Benefit #4: Over the years, the asset(s) of Smith RE would increase in value to the benefit of the Smiths. (This is an excellent IRA investment because of…)
Benefit #5: When it comes time to sell the business – and it will – the business can be sold independently of the real estate (because of separate ownership) and Smith RE can continue to collect rent for years to come. (When the Smiths begin planning to sell Miami Widgets, they should, among the many other issues to focus on, make sure that the lease with the landlord – themselves as Smith RE – is renewed or extended so there are five or more years remaining when the sale of the business closes. A side benefit to this is that business buyers will generally want the stability that comes with a longer lease and the elimination of the immediate hassle of finding a new location or negotiating a new lease from the buyer’s already extensive “to do” list.)
Benefit #6: This benefit follows from the decision to own the real estate in a separate entity. When it comes to to sell the business – and it will – there are more buyers financially able to buy one of the assets (business or real estate) than there are that are able – or willing – to buy both, thus increasing the pool of buyers, a condition that would generally mean a higher value for the business; the greater the demand, the higher the price.
Want to hear how this worked in action? Though the following is the true story of a very small business, the principles apply to any privately-owned company.
Here’s how I did it.
My lovely bride owns a small, six-person company that handles real estate closings.
(By way of a little sidebar here, she was actually an employee when we met about 12 years ago but I soon realized that she was the ONLY employee and none of the six owners ever showed up. She was doing all the work.
About a year later I started lobbying her about buying the business (that is, after all, what I do!). She resisted at first but by showing her how she could do it financially, I was finally able to convince her to take the plunge. Not long after, though she was still the only employee and doing all the work, now she owned the joint! And for the happy ending, not long after that, she started to think “Hummm, this guy might actually know what the heck he’s doing!” – and agreed to become my wife. [Sound of audience applause.])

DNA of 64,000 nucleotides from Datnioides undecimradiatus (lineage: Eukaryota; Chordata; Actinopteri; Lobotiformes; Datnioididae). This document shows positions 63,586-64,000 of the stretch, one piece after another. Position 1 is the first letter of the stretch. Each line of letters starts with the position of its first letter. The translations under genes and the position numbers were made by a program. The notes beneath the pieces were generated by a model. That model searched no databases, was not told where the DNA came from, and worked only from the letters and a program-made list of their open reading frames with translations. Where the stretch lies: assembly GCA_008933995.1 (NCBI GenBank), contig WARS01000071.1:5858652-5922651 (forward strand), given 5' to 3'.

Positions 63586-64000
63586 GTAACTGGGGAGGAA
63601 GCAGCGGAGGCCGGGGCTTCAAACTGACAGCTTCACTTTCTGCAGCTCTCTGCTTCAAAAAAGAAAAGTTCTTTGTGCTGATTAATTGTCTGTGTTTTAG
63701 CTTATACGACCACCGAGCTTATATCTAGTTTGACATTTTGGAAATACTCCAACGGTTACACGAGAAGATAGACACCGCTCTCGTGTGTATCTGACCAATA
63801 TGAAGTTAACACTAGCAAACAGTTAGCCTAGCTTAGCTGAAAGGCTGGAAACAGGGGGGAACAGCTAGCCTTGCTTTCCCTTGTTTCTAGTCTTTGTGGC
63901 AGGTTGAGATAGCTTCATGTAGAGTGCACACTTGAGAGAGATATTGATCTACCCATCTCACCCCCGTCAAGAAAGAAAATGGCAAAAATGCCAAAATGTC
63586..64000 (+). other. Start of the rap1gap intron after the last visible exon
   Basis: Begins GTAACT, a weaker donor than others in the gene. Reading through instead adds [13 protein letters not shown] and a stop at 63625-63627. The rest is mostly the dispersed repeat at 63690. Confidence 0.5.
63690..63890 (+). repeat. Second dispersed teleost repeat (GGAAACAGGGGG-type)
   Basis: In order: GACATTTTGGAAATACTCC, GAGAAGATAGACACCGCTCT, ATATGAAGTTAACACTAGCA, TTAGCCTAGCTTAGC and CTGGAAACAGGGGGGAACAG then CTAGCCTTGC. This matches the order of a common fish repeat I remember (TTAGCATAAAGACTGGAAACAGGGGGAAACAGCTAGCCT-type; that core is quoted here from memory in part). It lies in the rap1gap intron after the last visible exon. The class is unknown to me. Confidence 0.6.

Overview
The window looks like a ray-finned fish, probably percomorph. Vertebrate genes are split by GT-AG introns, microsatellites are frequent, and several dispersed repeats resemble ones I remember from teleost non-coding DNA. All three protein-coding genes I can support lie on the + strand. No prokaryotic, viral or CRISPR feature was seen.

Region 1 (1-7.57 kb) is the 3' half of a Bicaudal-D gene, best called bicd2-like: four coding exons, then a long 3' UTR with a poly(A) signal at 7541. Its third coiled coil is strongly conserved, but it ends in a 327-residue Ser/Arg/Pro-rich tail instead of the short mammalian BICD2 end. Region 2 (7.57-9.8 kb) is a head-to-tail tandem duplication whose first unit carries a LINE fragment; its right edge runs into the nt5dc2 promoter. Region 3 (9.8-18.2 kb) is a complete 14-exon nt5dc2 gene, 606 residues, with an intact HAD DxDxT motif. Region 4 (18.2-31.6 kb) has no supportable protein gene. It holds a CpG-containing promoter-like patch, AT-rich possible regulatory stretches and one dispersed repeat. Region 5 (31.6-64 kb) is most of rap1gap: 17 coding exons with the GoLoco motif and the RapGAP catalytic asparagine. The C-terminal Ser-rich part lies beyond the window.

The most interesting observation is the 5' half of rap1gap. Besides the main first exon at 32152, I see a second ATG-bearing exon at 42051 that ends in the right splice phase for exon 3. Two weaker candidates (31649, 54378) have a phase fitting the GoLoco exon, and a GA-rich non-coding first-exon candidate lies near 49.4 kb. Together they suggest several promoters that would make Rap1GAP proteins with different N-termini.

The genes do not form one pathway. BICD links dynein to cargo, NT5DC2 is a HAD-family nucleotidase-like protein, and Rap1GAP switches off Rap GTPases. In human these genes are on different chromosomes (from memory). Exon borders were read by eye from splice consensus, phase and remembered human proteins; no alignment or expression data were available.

During the ensuing years she relocated her business four times and added an employee here and an employee there. Finally, about two years ago, a building near her office became available. It was slightly larger than the office she was renting – which would allow for additional growth – and handsomely appointed. With little more than a paint job, a kitchenette and new carpeting, it would exhibit the level of professionalism that her business requires. We decided to buy it.
As explained above, we formed a limited liability company (“LLC”) for the sole purpose of buying this property. She and I own the LLC, the LLC owns the property and leases it to her company. Her business has grown steadily and, because it generates a handsome profit, the lease calls for a rental rate that is somewhat higher than the market rate – and significantly higher than the mortgage payments. This allows her to get more cash out of her business and by using the tax authorities’ generous allowance for depreciation, we are able to shelter pretty much all of that excess cash and use it for maintenance, upgrades, management fees (me) and a lavish Christmas party for the team and their spouses. And even though there is no legal requirement for an LLC to hold an annual meeting, we established such a requirement in the original organizational documents. We’re thinking about St. Barts every February.
The Bottom Line
A business owner that also owns the business’ real estate has two distinct assets – the business and the real estate – and they can be sold separately. One consideration that I’ve not touched on here is that the real estate can be sold while the owner continues to grow the business. This strategy can be used to generate cash needed for expansion or to perform the proverbial once-in-a-lifetime contract that will bring the business to a new level – and make it even more valuable.
So, if you’re a business broker advising a client – or a business owner wisely preparing ahead of time for the sale of your business and you want handsome monthly payments destined to support your lavish retirement lifestyle to keep flowing after the sale – start thinking about how best to deploy the two assets that the best-situated owner enjoys dominion over: his or her business and the business’ real estate.
If you have any questions, comments or feedback on this topic – or any topic related to business – I want to hear from you. Put them in the Comments box below. Start the conversation and I’ll get back to you with answers or my own comments. If I get enough on one topic, I’ll address them in a future post or podcast.
I’ll be back with you again next Monday. In the meantime, I hope you have a profitable week!